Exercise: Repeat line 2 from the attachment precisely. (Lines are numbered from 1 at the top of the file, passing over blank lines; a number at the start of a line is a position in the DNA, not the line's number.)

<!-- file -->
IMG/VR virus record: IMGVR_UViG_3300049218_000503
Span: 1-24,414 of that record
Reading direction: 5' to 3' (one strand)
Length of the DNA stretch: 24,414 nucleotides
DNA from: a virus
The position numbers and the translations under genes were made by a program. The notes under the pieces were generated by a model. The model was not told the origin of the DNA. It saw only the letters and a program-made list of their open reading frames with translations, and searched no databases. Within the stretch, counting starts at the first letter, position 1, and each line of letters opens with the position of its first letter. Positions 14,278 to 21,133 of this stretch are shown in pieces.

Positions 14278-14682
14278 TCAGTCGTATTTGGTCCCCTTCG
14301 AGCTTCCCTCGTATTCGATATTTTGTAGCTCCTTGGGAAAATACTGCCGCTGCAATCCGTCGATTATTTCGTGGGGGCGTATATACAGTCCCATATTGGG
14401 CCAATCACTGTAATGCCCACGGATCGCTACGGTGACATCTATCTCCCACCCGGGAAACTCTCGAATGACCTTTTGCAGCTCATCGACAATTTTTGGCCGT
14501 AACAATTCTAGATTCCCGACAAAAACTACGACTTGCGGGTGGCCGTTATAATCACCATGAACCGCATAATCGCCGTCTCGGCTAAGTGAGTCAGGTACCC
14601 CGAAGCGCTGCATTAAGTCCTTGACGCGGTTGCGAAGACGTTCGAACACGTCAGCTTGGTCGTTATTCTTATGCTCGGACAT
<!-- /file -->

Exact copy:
Span: 1-24,414 of that record